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The Notice

To this day, I can still remember the feeling inside me when she showed me that piece of paper. I knew that things would never be quite the same after that.

This was the first time I remember my soul go cold, and I could feel something inside me shut down. I suppose it was my mind and body's way of protecting itself, since it became clear to me that no one else ever would.

I was sitting in the kitchen, eating my mom's spaghetti and meat-sauce. No one could cook like my mother, and it was always good, no matter what it was. She had the touch. I wish she would have taken her skill seriously and perused it. She was very artistic; she could cook, sew and had an eye for decorating.

Unfortunately, she never seemed to recognize her own talent, and only focused on the negatives in her life. She was stuck in the past, and no matter what, she refused to let it go and move on. She fed off her own bitterness, seeming to dwell on the bad things. It's a shame. I think she could have been really successful if she had just tried. But she chose another path. She chose not to move on.

I was sitting at our white kitchen table. It was only me and my mother at home. As usual, my brothers were not there. They rarely were. I don't blame them. If I had somewhere else to be, I would have stayed away as well. My stepfather was not home either, but I can't remember where he was. I guess it's not important, anyway.

She was in one of her moods, and had been for days. I never quite knew what to do or how to act. All I knew was that it was better to act happy and pretend that everything was okay. Showing too much emotion was never a good idea, since either being too happy or too sad would have a bad outcome. She was ranting about something, and I can't remember what. It could have been about anything, really, but it all added up to one thing in her mind: that everyone hated her, and didn't care about what happened to her.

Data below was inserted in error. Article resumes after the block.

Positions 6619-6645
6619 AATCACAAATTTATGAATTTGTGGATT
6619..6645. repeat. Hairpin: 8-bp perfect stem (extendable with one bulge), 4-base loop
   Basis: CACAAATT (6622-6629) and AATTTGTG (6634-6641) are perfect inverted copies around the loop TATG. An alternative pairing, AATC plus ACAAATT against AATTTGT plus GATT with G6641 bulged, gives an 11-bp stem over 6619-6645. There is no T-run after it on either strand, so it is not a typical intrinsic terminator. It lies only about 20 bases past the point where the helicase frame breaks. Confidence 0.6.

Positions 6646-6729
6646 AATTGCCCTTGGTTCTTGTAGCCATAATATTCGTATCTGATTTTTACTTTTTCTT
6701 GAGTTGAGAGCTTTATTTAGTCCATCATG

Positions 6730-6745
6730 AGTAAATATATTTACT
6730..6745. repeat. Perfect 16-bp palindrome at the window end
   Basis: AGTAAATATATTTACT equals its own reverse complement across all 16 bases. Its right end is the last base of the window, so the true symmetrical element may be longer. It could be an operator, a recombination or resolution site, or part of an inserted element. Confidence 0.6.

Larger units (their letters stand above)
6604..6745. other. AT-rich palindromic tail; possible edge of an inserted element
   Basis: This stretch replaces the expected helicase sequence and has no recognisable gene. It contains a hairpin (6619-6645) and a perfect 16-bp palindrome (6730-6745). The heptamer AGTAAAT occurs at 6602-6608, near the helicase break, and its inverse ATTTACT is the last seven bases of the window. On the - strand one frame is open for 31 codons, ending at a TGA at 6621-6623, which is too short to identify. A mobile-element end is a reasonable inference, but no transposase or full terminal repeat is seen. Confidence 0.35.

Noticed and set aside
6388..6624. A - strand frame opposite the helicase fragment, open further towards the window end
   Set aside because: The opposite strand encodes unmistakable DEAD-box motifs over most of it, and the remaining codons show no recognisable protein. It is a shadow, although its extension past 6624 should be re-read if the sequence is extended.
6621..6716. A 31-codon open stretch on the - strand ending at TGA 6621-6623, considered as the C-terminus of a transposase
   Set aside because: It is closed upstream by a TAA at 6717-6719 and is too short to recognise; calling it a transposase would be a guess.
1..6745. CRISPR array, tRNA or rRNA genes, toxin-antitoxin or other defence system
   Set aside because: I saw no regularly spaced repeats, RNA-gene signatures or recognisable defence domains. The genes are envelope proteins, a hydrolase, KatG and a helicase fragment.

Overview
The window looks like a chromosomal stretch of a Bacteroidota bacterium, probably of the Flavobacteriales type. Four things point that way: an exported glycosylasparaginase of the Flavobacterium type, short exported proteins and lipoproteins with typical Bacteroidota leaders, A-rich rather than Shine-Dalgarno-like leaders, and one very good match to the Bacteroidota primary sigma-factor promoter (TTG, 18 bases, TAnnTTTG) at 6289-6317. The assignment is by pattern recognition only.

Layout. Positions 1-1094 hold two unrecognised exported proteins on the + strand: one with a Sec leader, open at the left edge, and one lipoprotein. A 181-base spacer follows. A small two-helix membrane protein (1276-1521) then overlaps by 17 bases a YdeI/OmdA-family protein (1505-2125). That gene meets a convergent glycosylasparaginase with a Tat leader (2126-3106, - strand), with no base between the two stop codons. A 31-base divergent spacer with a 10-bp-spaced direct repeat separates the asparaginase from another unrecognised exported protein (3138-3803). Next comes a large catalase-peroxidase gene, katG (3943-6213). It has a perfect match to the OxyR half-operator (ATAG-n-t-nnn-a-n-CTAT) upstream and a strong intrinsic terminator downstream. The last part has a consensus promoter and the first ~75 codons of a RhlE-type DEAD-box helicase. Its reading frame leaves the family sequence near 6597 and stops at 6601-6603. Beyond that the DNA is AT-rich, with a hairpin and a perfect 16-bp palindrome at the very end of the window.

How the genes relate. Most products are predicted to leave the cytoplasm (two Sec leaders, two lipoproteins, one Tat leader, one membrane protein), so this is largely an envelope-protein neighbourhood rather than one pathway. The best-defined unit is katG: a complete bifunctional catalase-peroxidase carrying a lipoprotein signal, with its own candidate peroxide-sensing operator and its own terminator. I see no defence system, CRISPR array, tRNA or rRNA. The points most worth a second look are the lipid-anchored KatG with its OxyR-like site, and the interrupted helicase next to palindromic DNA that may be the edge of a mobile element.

No matter how many times I told her how much I loved her, and how much I needed her, she never heard me.

I wish I remember what set her off to begin with. I remember not talking much, just letting her rant on with me just being there to listen. I kept eating, and kept my eyes down, looking down into the bowl. She went to the cupboard in the kitchen that held my grandmother's wine glasses that we always used for Christmas dinner. I saw her reach up and grab something.

She was quiet for a while, and then she placed a small piece of paper by my bowl of spaghetti.

I picked it up and read it. It was a small newspaper clipping. I could not quite understand why she was showing it to me. I don't remember the name of the person it was about, but I do remember not recognizing the name. My mind was racing, trying to figure out the meaning of the news clipping. I think my subconscious understood, since I felt my throat tighten in fear, and the tears threatened to fall down my cheeks.

I looked up at her. Her eyes were a lovely hazel brown, but they could grow cold as ice. She showed no sympathy, only calm and collected anger as she spoke.

"That is what it will say on mine, after I am gone."

I remember the taste of fear in my mouth, while my heart was beating so fast that I was getting light-headed. In one hand, I was holding the fork, and in the other, the small piece of paper.

It was like nothing I had ever felt before. It was like a switch inside of me was flipped and black smoke seeped into my body, shutting me off and allowing me not to cry.

I always wondered how a mother could look at her frightened child and just leave her sitting there. She must have felt something, surely? Or, I guess, maybe she was so caught up in her own pain, that she did not see mine.

From that day forward, every day when I came home from school, I closed my eyes and went over the steps in my head, the steps I would have to take if she had followed through on her threat.

This was the day she showed me what she wanted written in her obituary .
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